14 Things Every Student Needs

What Every Student Needs

by Terry Heick

There is no perfect lesson, unit, or school any more than there can be a perfect song, flavor, or shade of blue.

Every student is different. Every single intelligent, forgetful, smiling, moody, enthusiastic, apathetic, reflective, short-sighted little (or big) human being that walks into your classroom on a daily basis has their own story–one full of promise, heart-break, and complexity. And this isn’t just rhetoric, it’s true, and it matters.

So when we talk about student-centered classrooms, that too is a kind of generalization–more of an approach than a strategy. There can’t be one ‘student-centered’ reading strategy, for example. Maybe a ‘class-centered,’ but if it’s truly ‘student-centered,’ well then you’d have one for each student, yes?

But what is universal? In our collective effort to design learning experiences, schools, curriculum, technology, and all the other bits of education just right, is it possible that we miss some of the more obvious pieces? Pieces that every single student needs?

See also What Every Teacher Needs

That can be added to everything–curriculum, frameworks, school design, instructional strategies, and anything else that touches the mind of students?

What does every single student need–absolutely, positively have to have–to succeed inside and outside of the classroom?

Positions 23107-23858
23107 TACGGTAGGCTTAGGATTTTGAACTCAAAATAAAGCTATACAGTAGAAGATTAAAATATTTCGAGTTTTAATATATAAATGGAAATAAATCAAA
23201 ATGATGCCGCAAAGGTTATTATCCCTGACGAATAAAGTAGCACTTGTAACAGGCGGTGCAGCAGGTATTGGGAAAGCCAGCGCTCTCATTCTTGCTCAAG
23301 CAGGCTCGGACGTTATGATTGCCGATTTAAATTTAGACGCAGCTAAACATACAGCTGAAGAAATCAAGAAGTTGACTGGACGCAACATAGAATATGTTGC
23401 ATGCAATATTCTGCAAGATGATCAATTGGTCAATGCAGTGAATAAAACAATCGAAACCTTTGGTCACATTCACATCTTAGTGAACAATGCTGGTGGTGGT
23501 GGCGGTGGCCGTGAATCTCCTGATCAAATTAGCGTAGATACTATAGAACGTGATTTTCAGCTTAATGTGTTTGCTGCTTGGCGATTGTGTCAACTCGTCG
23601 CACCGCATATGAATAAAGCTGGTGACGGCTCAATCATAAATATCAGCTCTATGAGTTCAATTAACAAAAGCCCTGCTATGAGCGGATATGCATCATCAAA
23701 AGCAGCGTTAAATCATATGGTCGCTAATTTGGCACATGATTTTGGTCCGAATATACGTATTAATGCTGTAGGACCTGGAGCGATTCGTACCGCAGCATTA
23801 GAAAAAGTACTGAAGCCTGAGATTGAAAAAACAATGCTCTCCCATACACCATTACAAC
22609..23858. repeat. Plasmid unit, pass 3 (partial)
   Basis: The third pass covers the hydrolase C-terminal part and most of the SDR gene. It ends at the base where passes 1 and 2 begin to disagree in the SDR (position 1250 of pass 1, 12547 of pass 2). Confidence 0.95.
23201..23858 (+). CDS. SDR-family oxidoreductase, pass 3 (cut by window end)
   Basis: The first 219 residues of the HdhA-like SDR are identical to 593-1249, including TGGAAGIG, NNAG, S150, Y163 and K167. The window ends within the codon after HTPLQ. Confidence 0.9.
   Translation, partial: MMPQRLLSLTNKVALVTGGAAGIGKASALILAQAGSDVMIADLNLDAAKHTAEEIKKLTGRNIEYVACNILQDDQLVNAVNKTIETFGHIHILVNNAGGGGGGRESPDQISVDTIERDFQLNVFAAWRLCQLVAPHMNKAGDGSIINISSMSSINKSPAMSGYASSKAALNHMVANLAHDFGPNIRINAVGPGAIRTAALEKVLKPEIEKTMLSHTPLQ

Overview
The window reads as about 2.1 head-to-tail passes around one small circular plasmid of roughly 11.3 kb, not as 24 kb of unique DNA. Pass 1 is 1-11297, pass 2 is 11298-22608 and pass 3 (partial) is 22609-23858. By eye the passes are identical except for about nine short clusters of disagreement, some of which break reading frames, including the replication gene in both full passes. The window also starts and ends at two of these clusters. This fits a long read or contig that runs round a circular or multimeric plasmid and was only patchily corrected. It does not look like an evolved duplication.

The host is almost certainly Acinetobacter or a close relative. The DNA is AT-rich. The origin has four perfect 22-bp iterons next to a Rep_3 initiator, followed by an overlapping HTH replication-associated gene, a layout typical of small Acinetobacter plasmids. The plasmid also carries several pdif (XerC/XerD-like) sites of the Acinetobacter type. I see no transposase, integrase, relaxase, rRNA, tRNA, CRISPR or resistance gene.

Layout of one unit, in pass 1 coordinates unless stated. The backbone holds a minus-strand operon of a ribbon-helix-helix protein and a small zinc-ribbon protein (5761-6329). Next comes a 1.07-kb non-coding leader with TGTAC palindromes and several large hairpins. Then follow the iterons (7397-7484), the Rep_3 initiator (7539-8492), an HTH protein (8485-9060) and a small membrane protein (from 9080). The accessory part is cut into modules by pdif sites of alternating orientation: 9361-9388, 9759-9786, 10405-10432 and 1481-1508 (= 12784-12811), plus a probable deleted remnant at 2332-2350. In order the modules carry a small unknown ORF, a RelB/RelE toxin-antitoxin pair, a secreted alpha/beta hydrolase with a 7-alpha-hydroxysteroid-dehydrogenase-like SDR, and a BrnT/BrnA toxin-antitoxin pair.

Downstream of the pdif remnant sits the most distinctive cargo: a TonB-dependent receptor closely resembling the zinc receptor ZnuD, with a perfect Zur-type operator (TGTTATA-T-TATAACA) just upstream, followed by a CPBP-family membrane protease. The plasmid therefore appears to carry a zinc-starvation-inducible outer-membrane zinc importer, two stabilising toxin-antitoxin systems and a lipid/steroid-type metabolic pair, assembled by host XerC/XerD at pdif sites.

14 Things Every Student Needs

1. Every student needs self-knowledge.

Who am I and how do I relate to the world around me? What is required of me? How can I provide value to those memberships I value? Where have I been, and where am I going?

And part of a sense of self is a sense of place–the places and communities the student is embedded within and chooses for themselves.

2. Every student needs inspiring models–and modeling.

Models offer ideas, can act as scaffolding, illuminate possibility, provide a pathway, and give students something to anchor their thinking to when everything else seems abstract and academic. The more creative, authentic, inspiring, and diverse, the better the chance every student can be reached.

Modeling–showing how, when, where, and most importantly why–matters too, bringing lessons from ideas to action.

3. Every student needs to know how to learn.

Every student needs to know how to learn–learning strategies. And they need to know those strategies as well or better than the content.

And they need ones that make sense to them. That they understand and can grow into. Don’t tell them to ‘use analogies’ because ‘research’ says so. They need smart, intelligent, useful, flexible learning strategies that they can–and will–use unprompted because they know they need them. How to take notes–how to take Cornell Notes, for example. How to ask and then refine questions. How to research and document their findings.

And part of this is both the ability and tendency to think critically.

4. Every student needs feedback.

Feedback helps–acts as guidance. It’s corrective and can even be comforting.

Judgment is personal and emotional–and hurts.

You won’t always get this part perfect, but if you can at least try to hear yourself and know the difference, you’re better of than you would be otherwise. We often can’t tell how our ‘learning feedback‘ sounds no matter how we mean for it to sound.